The last pending civil lawsuit seeking to stop the California high-speed rail project hit a wall Tuesday when a state appeals court affirmed a lower court ruling that the project did not violate the California Constitution by adopting a segmented approach to building the system.
The case alleged that the project violated key restrictions written into the 2008 Proposition 1A bond act that required the $9 billion be spent only for segments that are “suitable and ready for high-speed train operation.” The bond act contained a wide range of restrictions that applied to how the money would be spent, the speed of the trains and the trip times it would eventually make between Los Angeles and San Francisco.
The case, brought by San Joaquin Valley farmer John Tos, former high-speed rail Chairman Quentin Kopp and the city of Atherton, was rejected in a 26-page opinion issued by a three-judge panel of the 3rd District Court of Appeal in Sacramento.
The bullet train project has encountered an array of problems with financing, permits, engineering and land acquisition, but it has a near perfect record for surviving legal challenges that could have proved crippling.
The Tos case alleged that the Legislature violated the state constitution when in 2016 it enacted Assembly Bill 1889, which rail proponents said merely clarified the intent of the bond act restrictions. The court rejected arguments that the bill violated the constitution. The meaning of “suitable and ready,” the court said, could be traced to the rail authority’s 2012 business plan, which adopted a blended approach to the system.
Some segments of the system would be shared with conventional rail, resulting in improvements to conventional rail that would eventually benefit the high-speed rail. So, the concept that the system would be built in segments was well established.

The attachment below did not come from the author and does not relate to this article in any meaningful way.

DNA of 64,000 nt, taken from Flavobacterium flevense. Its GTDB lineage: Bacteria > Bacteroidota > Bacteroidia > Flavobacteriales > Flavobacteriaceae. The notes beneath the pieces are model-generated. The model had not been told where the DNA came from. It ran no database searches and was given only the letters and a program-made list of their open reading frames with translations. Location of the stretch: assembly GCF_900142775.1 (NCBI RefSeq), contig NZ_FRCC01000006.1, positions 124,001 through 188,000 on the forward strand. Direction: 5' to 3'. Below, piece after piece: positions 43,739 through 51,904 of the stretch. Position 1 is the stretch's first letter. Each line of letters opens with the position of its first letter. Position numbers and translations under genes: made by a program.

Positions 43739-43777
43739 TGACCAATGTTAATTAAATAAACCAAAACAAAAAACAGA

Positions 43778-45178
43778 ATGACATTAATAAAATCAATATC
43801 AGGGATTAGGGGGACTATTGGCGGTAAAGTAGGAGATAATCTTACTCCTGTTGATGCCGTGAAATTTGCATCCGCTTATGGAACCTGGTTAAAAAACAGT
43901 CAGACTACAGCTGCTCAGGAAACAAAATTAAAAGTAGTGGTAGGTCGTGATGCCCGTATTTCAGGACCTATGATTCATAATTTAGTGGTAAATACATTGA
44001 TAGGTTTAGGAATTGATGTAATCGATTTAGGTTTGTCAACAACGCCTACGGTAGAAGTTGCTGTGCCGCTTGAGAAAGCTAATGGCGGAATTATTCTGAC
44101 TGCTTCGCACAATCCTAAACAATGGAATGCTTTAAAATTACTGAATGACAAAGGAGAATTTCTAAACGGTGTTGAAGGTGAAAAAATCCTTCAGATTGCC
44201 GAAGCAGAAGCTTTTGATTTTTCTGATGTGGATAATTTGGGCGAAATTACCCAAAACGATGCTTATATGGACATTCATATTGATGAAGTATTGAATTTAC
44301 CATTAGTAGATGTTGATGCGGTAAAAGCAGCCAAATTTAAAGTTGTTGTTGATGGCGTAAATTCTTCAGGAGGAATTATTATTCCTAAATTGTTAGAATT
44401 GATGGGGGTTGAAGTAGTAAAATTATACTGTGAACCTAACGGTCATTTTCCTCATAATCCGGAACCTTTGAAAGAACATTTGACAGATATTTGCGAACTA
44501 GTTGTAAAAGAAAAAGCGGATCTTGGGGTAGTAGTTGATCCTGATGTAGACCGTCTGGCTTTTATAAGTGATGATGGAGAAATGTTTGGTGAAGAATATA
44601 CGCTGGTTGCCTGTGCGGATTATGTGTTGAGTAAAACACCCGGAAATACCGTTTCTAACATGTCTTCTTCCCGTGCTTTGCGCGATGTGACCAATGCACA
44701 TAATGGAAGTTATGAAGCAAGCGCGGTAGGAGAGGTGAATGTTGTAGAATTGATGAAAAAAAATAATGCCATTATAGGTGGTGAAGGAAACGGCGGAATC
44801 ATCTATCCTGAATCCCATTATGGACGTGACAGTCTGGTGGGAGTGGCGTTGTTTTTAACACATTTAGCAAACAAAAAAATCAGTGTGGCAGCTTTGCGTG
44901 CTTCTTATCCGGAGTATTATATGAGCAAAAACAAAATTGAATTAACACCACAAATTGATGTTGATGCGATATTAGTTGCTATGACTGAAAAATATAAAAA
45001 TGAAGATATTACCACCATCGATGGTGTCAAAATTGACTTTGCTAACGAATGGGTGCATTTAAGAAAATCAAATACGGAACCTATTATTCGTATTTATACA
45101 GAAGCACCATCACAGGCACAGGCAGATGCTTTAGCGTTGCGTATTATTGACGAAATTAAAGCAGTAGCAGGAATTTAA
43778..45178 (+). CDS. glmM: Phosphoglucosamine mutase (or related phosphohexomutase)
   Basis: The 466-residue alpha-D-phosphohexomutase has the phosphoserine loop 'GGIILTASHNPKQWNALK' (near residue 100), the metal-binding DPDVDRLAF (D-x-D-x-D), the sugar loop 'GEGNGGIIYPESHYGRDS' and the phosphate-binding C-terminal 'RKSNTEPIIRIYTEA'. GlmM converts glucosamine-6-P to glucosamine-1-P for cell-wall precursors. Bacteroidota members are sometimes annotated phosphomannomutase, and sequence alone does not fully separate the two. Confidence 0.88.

The result of the blended system meant that the rail authority has allocated hundreds of millions of dollars to improvements to the Bay Area and Southern California far in advance of any bullet trains that would operate. It is currently building 119 miles of structures between Madera and Wasco and plans in years ahead to operate a 171-mile system between Merced and Bakersfield. When it would reach Los Angeles or San Francisco is uncertain.
“Today’s decision by the 3rd Appellate District Court affirms using Proposition 1A bond funds for the single purpose of the voter approved Proposition 1A described project — electrified high-speed rail in California,” rail authority Chief Executive Brian Kelly said. “We are encouraged by today’s important decision.”
The ruling upholds a November 2018 decision by Sacramento County Superior Court Judge Richard K. Sueyoshi, who ruled the legislation did not change the central purpose of the project.
As a practical matter, many political experts doubted that any court would block what is now a $100-billion project based on complex legal arguments. The lengthy decision contains a broad examination of past decisions, going back to the Erie Canal.
Stuart Flashman, an attorney representing the plaintiffs, said he was deeply disappointed by the decision, but acknowledged that he had been warned long ago that he could lose the legal battle. When he asked why, he said he was bluntly told by others: “politics.” Flashman said he doubted it would make sense to appeal the decision to the California Supreme Court, but it would depend on his clients.
Tos, who became the most stalwart bullet train opponent, said the project has had a major effect on his farming operations. The 100-foot-wide rail right of way cuts through a number of his fields at a diagonal, leaving some of them unusable, he said. Separate eminent domain actions are pending.
In another matter, the rail authority recently announced it had secured a $24-million grant from the U.S. Department of Transportation that would help address a long-standing complaint by the city of Wasco about an adjacent farmworker camp that was rendered inaccessible and left abandoned because of the project. A housing project was funded by the rail authority farther from the right of way, and the city’s obligation was to demolish the old camp. But the discovery of asbestos in the housing caused the demolition costs to soar to $10 million, which the city could not afford.
In a testy rail authority board meeting in March, Wasco city and school officials assailed the project’s efffect on their disadvantaged community, saying the abandoned camp had attracted squatters and drug dealers.
The grant would also fund an underpass deep enough to allow trucks to travel under both its tracks and nearby freight tracks, the authority said. Wasco City Manager Scott Hurlbert was quoted in a high-speed rail news release as saying the money “will resolve a tremendous financial burden for the city.”